In the Arthur Kill waterway, wedged between Staten Island and New Jersey, the Arthur Kill Ship Graveyard is the final home of over two dozen harbor vessels that had their best years in the city’s golden age of shipping. There were once as many as 400 of the ghostly crafts left to the wiles of entropy in the waterway, but according to Atlas Obscura, only 25 or so remain, picked over for their useful parts. Seven minutes of eerie and fascinating drone video footage offers a close-up view of the “urban marine cemetery” and the rusted metal hulls of once-useful tugboats and other harbor ships as they slowly sink into the silent, murky waters.
The ship graveyard actually belongs to the Witte Marine Equipment Company (now Donjon Marine Company), which, over the last century, has “slowly dismantled hundreds of ships that once crowded the bustling piers of New York’s coastline…Many old tugboats and smaller harbor ships have accumulated on the shores of Arthur Kill and now rot in shallow water,” reminders of New York’s bustling shipping era.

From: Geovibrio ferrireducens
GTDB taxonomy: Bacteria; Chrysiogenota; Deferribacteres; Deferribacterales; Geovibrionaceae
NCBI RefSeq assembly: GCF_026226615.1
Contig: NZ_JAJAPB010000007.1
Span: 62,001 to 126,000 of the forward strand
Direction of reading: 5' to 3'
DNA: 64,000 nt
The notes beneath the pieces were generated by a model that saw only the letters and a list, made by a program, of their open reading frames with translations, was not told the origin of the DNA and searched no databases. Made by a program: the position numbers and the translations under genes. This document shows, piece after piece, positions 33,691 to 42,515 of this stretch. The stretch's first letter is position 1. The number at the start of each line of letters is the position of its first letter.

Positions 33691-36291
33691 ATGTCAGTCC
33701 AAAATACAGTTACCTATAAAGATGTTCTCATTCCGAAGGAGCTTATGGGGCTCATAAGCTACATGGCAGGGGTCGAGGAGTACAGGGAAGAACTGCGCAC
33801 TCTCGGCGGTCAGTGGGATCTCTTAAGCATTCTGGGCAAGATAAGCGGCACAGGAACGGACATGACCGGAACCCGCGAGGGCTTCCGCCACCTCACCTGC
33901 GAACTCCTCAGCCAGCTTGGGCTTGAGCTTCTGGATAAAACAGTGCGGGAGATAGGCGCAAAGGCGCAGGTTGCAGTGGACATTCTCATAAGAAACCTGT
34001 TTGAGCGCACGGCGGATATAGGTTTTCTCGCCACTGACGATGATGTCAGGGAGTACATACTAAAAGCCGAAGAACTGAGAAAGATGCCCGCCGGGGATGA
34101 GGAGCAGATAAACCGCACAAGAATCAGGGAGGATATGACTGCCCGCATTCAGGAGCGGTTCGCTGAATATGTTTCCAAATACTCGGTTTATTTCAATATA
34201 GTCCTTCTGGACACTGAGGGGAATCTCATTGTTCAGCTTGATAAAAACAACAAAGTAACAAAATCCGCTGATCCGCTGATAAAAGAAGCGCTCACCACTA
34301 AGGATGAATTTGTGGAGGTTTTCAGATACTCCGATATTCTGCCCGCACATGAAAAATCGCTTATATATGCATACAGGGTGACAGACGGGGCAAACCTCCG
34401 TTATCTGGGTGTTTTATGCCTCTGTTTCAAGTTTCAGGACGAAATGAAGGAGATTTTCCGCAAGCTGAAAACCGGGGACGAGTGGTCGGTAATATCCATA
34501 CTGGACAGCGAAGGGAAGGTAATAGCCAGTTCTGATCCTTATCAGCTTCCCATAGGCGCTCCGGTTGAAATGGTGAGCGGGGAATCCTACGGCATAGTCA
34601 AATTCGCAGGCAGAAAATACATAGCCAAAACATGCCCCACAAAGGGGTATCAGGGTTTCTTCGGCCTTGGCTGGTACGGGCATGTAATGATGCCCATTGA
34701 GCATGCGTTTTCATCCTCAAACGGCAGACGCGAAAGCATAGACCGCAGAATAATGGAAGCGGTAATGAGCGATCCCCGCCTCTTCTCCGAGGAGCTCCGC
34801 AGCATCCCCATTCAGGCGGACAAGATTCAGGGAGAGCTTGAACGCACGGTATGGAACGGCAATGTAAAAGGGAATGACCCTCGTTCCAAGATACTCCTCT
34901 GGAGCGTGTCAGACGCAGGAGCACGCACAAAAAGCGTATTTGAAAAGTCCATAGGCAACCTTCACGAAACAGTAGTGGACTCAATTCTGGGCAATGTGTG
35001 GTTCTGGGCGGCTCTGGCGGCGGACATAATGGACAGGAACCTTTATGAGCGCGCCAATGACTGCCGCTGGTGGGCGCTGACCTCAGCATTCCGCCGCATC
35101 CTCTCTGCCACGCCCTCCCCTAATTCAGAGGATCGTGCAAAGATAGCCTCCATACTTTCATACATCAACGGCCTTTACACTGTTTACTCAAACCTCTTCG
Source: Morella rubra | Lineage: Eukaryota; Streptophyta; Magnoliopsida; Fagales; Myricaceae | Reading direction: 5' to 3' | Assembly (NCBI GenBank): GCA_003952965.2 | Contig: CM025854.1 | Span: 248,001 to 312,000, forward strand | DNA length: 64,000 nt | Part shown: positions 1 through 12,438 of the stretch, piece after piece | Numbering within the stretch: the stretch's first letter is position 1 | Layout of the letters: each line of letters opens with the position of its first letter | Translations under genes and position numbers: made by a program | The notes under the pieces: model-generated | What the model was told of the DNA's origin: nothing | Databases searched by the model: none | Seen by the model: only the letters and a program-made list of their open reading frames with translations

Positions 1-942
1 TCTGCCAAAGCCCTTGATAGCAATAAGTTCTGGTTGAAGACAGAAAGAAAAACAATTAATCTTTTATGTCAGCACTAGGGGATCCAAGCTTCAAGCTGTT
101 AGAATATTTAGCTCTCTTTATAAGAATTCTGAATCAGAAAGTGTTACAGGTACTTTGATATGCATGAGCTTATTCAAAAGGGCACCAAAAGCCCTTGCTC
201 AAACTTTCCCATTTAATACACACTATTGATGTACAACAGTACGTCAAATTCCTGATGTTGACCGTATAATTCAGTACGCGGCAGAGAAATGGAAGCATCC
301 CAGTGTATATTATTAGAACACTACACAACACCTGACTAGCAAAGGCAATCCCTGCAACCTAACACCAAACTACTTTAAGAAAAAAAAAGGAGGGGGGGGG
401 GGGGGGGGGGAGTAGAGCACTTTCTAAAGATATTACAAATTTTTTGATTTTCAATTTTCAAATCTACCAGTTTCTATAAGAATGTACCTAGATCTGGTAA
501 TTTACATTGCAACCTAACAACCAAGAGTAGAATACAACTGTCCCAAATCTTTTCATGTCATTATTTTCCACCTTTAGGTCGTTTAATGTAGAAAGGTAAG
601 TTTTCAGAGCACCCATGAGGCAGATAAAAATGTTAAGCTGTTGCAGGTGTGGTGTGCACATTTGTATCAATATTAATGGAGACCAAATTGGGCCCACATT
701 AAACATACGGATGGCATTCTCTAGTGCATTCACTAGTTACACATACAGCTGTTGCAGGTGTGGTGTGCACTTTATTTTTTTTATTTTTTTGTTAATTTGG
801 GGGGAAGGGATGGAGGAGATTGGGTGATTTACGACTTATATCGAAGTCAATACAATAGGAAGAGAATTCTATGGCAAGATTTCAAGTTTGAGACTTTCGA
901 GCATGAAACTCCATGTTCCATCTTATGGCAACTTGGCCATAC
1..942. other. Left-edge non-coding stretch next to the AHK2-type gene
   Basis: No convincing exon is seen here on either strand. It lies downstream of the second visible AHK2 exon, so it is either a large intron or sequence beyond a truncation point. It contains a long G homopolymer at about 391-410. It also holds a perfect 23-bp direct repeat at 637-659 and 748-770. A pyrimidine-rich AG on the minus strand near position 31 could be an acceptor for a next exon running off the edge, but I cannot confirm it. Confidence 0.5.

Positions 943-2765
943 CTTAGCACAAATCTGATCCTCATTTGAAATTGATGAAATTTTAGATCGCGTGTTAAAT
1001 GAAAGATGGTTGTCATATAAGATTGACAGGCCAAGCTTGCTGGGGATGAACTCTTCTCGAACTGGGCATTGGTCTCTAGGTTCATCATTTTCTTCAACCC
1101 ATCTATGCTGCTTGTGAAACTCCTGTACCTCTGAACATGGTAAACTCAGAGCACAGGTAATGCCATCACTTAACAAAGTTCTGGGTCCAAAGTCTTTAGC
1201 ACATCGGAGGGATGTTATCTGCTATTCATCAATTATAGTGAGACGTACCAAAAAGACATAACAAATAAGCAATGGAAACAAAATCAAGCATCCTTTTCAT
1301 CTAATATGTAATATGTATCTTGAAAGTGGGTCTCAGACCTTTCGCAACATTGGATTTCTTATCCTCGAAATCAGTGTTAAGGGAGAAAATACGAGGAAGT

WNYC explained in a related article that the salvage yard’s former owner John J. Witte, who passed away in 1980, refused to let ships that were brought here be dismantled. According to Witte’s son Arnold, who runs the business in its current incarnation as part of a larger dredging company, the yard is still one of the largest collections of historic ships of this kind in the world.
[Via Atlas Obscura]
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Tags : Arthur Kill Ship Graveyard
Neighborhoods : Staten Island